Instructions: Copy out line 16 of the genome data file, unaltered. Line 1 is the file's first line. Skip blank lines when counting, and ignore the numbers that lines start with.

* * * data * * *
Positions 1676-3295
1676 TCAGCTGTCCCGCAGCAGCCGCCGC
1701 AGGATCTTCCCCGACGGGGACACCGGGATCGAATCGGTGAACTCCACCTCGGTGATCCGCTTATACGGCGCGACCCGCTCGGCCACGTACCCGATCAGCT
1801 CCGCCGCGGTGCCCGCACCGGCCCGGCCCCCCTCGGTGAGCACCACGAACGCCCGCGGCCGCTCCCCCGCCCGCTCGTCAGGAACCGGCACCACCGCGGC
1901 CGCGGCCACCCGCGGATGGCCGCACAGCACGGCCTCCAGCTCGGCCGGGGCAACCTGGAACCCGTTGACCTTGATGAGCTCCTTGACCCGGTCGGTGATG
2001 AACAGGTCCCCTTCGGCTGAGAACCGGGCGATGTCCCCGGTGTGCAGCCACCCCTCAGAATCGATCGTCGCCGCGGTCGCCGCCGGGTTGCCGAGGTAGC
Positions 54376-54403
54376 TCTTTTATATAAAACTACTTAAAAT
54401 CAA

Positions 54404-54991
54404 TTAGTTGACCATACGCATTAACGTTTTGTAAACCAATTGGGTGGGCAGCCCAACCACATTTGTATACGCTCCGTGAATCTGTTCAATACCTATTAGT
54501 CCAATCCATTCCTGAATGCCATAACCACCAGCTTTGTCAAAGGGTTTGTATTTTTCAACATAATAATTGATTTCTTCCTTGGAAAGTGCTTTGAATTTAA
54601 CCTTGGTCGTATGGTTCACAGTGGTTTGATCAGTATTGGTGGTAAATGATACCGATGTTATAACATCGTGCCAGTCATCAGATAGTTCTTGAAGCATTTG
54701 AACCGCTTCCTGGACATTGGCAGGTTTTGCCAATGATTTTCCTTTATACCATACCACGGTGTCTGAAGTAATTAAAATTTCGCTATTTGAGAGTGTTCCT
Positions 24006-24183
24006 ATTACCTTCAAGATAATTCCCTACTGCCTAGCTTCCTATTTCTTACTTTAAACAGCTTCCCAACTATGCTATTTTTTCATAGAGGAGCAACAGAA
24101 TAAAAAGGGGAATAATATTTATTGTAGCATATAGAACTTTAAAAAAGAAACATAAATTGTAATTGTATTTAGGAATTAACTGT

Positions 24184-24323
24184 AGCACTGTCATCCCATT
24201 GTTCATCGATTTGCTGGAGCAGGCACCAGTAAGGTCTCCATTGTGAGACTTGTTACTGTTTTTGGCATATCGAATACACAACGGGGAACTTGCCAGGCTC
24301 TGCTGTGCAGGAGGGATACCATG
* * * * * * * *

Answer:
24006 ATTACCTTCAAGATAATTCCCTACTGCCTAGCTTCCTATTTCTTACTTTAAACAGCTTCCCAACTATGCTATTTTTTCATAGAGGAGCAACAGAA